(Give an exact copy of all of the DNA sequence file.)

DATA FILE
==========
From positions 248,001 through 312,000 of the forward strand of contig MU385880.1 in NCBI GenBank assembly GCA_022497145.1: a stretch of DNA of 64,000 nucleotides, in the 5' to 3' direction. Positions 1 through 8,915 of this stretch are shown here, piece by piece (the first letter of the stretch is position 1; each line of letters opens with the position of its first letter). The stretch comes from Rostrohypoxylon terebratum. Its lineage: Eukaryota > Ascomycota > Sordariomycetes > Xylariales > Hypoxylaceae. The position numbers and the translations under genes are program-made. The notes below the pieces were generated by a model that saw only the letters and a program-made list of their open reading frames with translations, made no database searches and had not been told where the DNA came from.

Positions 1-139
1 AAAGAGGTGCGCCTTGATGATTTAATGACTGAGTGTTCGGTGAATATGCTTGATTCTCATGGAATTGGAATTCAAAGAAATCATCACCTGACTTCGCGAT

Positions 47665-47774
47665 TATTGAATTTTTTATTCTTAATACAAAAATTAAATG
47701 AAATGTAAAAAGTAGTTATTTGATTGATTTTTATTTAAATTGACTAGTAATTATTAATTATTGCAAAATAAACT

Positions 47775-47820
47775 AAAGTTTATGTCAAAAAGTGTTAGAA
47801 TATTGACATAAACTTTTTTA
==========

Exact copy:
From positions 248,001 through 312,000 of the forward strand of contig MU385880.1 in NCBI GenBank assembly GCA_022497145.1: a stretch of DNA of 64,000 nucleotides, in the 5' to 3' direction. Positions 1 through 8,915 of this stretch are shown here, piece by piece (the first letter of the stretch is position 1; each line of letters opens with the position of its first letter). The stretch comes from Rostrohypoxylon terebratum. Its lineage: Eukaryota > Ascomycota > Sordariomycetes > Xylariales > Hypoxylaceae. The position numbers and the translations under genes are program-made. The notes below the pieces were generated by a model that saw only the letters and a program-made list of their open reading frames with translations, made no database searches and had not been told where the DNA came from.

Positions 1-139
1 AAAGAGGTGCGCCTTGATGATTTAATGACTGAGTGTTCGGTGAATATGCTTGATTCTCATGGAATTGGAATTCAAAGAAATCATCACCTGACTTCGCGAT

Positions 47665-47774
47665 TATTGAATTTTTTATTCTTAATACAAAAATTAAATG
47701 AAATGTAAAAAGTAGTTATTTGATTGATTTTTATTTAAATTGACTAGTAATTATTAATTATTGCAAAATAAACT

Positions 47775-47820
47775 AAAGTTTATGTCAAAAAGTGTTAGAA
47801 TATTGACATAAACTTTTTTA